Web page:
This particular Chiefs-Bears tussle will not be saved andreplayed as an NFL classic.
The winning touchdown was a gift, on a "Hail Mary" pass that shouldhave had no chance and a potential equalizer was waved off because awide-open receiver didn't bother to line up properly.
The result, however, remained critical for the Chiefs, who won 10-3 at SoldierField to snap a four-game losing streak.
Ditto for the toothless Bears, who gave up seven sacks, accomplished almostnothing offensively and fell dangerously to 7-5 overall in the NFC wild-cardrace.
"Offensively, we didn't get anything done. It's hard to maintain drives,of course, when you can't convert on third downs," Bears coach Lovie Smithsaid.
"They got too much pressure on us. We did a little bit with the runninggame, but just never got anything going. I know (quarterback) Caleb Hanie willbe blamed for a lot of it, but it's us as an offense."
The Bears also lost all-purpose running back Matt Forte, who injured his kneeon a hit by Chiefs linebacker Derrick Johnson in the first quarter, and did notreturn.
Oh, and remember former Bears QB Kyle Orton, who was supposed to make his debutfor Kansas City after being claimed from Denver on waivers?
Orton replaced the much-maligned Tyler Palko, who had committed seven turnoversin his only two starts, at the start of the second quarter.
Typical of a crazy game, though, Orton injured the index finger on his throwinghand when he was whacked by Major Wright after releasing the ball on a failedflea-flicker play.
Orton was in obvious pain and did not continue, which handed the game back toPalko.
Depending on the severity of the injury, the Chiefs may wind up paying 2.6million to use the pending free agent Orton for exactly one play.
This wrestling match featuring Palko against Bears backup Hanie essentially wasdecided on two plays of which resulted in awful gaffes by the Bears.
Chicago had to settle for a 32-yard field goal by Robbie Gould in thesecond-quarter squandering four points after a touchdown was called back.
With the ball on the Chiefs 4-yard line, running back Marion Barber lined upwide and no one seemed to notice.
Hanie quickly flipped what seemed like an easy TD pass but the play wascalled back because Barber did not set up on the line of scrimmage, leaving theBears with only six on the line.
Chicago's 3-0 lead disappeared in shocking fashion, on the last play of thefirst half.
Palko, who finished 17 of 30 for 156 yards and no turnovers, had engineered atidy drive, mixing some runs with safe short passes.
The Chiefs, though, seemed to stall at the Chicago 38-yard line, just outsidekicker Ryan Succop's field goal range so Palko skittered around to buy timeas the clock ran out.
Finally the lefty launched the ball into the end zone, where a posse of Bearsseemed to have things under control.
Linebacker Brian Urlacher was poised to bat the pass to the ground whenteammate Chris Conte, standing behind Urlacher, also leaping to slap at theball.
The result was that Conte "stripped" Urlacher and the ball zipped straightto an unsuspecting Dexter McCluster, who cradled it to his chest.
"I'm the guy that's looking for any tipped balls. I have to catchit," McCluster said. "It worked out perfectly. He tipped it right tome and I caught it and wanted to hold on to it.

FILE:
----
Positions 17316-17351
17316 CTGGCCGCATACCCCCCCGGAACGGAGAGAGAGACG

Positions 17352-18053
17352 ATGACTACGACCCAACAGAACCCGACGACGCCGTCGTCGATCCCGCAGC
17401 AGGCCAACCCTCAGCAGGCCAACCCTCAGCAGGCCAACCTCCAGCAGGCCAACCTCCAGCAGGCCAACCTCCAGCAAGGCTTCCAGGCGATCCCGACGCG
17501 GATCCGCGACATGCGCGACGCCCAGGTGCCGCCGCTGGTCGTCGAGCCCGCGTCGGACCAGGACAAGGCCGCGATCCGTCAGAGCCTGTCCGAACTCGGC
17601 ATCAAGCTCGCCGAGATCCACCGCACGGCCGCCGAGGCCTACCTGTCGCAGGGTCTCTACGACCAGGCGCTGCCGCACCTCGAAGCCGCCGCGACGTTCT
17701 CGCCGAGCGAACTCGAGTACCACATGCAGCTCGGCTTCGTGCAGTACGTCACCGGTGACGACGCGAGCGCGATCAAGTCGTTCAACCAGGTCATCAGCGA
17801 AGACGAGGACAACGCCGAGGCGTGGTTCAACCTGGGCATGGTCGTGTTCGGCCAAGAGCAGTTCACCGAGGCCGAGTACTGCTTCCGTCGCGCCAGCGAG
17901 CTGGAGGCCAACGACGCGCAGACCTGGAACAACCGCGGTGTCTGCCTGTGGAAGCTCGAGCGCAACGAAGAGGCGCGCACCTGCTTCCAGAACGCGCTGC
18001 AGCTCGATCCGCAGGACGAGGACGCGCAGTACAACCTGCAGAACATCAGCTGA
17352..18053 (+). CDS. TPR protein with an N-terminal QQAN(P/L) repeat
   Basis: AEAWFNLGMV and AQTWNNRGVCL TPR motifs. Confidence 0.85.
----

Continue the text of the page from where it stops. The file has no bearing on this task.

"To be honest, once I saw how he was going to hit the ball down, I knew itwas coming right to me. So, I just prepared myself for it. It fell right in mylap."
More irony: McCluster basically was used only as a runner most of the day, rushingfor 61 yards on nine carries. But he was in the perfect place amid the chaos inthe end zone, and suddenly the Chiefs had a 7-3 lead and an inspired defensemade that lead stand the rest of the way.
The Chiefs held the Bears to 181 yards of total offense, and chased Hanie allover Soldier Field intercepting him three times the last on the final play in addition to all the physical pressure.
Rookie linebacker Justin Houston registered three of Kansas City's seven sacks,and Hanie rarely had time to throw in comfort.
After Succop hit a 21-yard field goal early in the third to make it 10-3,however, Hanie had a legitimate chance to tie the game.
Starting a drive from the Chicago 41 with 6:31 left in the fourth quarter,Hanie caught fire and completed four consecutive passes, zipping the Bears tothe Chiefs 13-yard line.
Hanie's next throw seemed to find Roy Williams just outside the end zone, butWilliams was sandwiched by a couple of Chiefs and lost the ball, which wastipped twice and then caught cleanly in the end zone by safety Jon McGraw.
"I saw him throw it and my eyes went to the receiver and then I saw awhole bunch of guys," McGraw said. "Then it squirted through and Igot it just in time before it hit the ground. It was going to the ground fast,but fortunately I was able to make the play"
That turned out to be the Bears' last shot, as the Chiefs took no chances,banging the ball on the ground to wind out the clock.
"The second half was a gritty, slug-it-out half," Chiefs coach ToddHaley said.
"We knew what it was going to be about. We moved the ball enough to get to10 points, and that was critical for us, to get at least a touchdown ahead. Wedid what we had to for a win."
The victory bumped the Chiefs record to 5-7, and kept them barely breathing inthe AFC West race two games behind Oakland and Denver.